Central Region of Talin Has a Unique Fold that Binds Vinculin and Actin.Gingras, A.R., Bate, N., Goult, B.T., Patel, B., Kopp, P.M., Emsley, J., Barsukov, I.L., Roberts, G.C.K., Critchley, D.R.
(2010) J Biol Chem 285: 29577
- PubMed: 20610383
- DOI: 10.1074/jbc.M109.095455
- Primary Citation of Related Structures:
- PubMed Abstract:
Talin is an adaptor protein that couples integrins to F-actin. Structural studies show that the N-terminal talin head contains an atypical FERM domain, whereas the N- and C-terminal parts of the talin rod include a series of α-helical bundles. Howeve ...
Talin is an adaptor protein that couples integrins to F-actin. Structural studies show that the N-terminal talin head contains an atypical FERM domain, whereas the N- and C-terminal parts of the talin rod include a series of α-helical bundles. However, determining the structure of the central part of the rod has proved problematic. Residues 1359-1659 are homologous to the MESDc1 gene product, and we therefore expressed this region of talin in Escherichia coli. The crystal structure shows a unique fold comprised of a 5- and 4-helix bundle. The 5-helix bundle is composed of nonsequential helices due to insertion of the 4-helix bundle into the loop at the C terminus of helix α3. The linker connecting the bundles forms a two-stranded anti-parallel β-sheet likely limiting the relative movement of the two bundles. Because the 5-helix bundle contains the N and C termini of this module, we propose that it is linked by short loops to adjacent bundles, whereas the 4-helix bundle protrudes from the rod. This suggests the 4-helix bundle has a unique role, and its pI (7.8) is higher than other rod domains. Both helical bundles contain vinculin-binding sites but that in the isolated 5-helix bundle is cryptic, whereas that in the isolated 4-helix bundle is constitutively active. In contrast, both bundles are required for actin binding. Finally, we show that the MESDc1 protein, which is predicted to have a similar fold, is a novel actin-binding protein.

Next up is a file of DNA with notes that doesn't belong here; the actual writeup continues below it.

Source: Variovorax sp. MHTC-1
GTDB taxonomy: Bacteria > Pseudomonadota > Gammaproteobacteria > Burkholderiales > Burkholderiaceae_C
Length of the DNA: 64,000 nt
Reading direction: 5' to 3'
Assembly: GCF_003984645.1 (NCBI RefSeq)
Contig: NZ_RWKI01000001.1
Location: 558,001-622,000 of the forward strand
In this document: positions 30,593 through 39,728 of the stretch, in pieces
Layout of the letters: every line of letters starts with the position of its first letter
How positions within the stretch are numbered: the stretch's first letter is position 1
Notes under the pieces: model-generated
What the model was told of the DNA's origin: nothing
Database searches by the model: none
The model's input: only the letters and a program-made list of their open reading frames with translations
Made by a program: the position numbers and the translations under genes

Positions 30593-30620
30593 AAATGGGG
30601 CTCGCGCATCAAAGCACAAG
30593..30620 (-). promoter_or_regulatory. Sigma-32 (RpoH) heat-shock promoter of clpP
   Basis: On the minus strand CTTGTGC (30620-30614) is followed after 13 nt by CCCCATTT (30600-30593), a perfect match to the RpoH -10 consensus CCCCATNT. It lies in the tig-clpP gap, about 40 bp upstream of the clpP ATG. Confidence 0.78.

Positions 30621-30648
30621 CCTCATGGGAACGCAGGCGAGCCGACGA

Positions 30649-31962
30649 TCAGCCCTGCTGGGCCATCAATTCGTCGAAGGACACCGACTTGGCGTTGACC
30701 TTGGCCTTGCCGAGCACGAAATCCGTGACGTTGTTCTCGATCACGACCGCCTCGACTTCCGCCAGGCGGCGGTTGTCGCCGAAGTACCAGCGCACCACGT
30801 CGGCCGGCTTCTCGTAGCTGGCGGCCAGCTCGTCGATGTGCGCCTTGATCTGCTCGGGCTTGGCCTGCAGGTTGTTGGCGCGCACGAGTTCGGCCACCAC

Department of Biochemistry, University of Leicester, Lancaster Road, Leicester LE1 9HN, UK.